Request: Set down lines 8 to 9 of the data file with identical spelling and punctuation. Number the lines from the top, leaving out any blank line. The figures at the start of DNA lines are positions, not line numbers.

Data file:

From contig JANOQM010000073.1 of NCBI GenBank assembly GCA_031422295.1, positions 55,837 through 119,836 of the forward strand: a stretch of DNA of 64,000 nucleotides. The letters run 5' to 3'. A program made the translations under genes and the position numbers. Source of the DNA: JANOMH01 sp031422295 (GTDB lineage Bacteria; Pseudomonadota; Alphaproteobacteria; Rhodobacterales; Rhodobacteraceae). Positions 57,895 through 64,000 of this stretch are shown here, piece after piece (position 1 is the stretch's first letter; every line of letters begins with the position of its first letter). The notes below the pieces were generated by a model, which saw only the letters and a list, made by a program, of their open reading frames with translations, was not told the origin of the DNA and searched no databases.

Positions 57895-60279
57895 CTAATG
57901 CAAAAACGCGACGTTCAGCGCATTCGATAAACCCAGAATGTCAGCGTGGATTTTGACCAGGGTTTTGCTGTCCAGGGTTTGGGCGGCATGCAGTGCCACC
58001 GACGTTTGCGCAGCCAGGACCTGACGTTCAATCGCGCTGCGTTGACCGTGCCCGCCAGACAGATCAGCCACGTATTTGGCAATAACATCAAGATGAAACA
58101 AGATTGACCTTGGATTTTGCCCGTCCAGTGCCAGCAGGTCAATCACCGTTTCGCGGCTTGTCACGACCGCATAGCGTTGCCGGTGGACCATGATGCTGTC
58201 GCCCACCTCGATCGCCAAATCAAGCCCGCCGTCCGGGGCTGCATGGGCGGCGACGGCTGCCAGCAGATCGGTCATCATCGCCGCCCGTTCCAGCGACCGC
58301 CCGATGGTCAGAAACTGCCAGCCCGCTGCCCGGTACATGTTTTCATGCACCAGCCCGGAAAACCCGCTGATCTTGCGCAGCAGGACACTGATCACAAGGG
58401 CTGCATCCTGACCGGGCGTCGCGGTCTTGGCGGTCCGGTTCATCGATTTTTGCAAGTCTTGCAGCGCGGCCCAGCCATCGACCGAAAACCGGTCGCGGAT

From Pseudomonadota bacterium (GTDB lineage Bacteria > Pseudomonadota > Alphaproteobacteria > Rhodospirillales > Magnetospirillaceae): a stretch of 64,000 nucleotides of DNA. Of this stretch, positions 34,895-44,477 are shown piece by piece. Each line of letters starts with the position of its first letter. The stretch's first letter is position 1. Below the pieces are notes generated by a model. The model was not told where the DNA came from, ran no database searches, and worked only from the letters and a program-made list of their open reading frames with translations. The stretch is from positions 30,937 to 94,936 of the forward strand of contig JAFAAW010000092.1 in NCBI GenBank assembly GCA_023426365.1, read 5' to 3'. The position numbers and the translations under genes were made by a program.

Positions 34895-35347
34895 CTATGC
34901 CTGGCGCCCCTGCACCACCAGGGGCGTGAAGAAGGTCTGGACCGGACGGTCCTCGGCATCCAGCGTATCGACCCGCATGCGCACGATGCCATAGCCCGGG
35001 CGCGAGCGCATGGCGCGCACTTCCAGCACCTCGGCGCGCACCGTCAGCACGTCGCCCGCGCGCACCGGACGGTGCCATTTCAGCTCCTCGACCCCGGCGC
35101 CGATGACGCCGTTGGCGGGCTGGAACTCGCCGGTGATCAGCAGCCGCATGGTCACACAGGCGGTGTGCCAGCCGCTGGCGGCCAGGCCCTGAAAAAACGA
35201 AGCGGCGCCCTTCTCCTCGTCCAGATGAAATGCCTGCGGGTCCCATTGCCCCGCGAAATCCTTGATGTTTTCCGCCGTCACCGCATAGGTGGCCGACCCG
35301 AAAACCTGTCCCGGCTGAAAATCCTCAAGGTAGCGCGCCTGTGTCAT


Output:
58301 CCGATGGTCAGAAACTGCCAGCCCGCTGCCCGGTACATGTTTTCATGCACCAGCCCGGAAAACCCGCTGATCTTGCGCAGCAGGACACTGATCACAAGGG
58401 CTGCATCCTGACCGGGCGTCGCGGTCTTGGCGGTCCGGTTCATCGATTTTTGCAAGTCTTGCAGCGCGGCCCAGCCATCGACCGAAAACCGGTCGCGGAT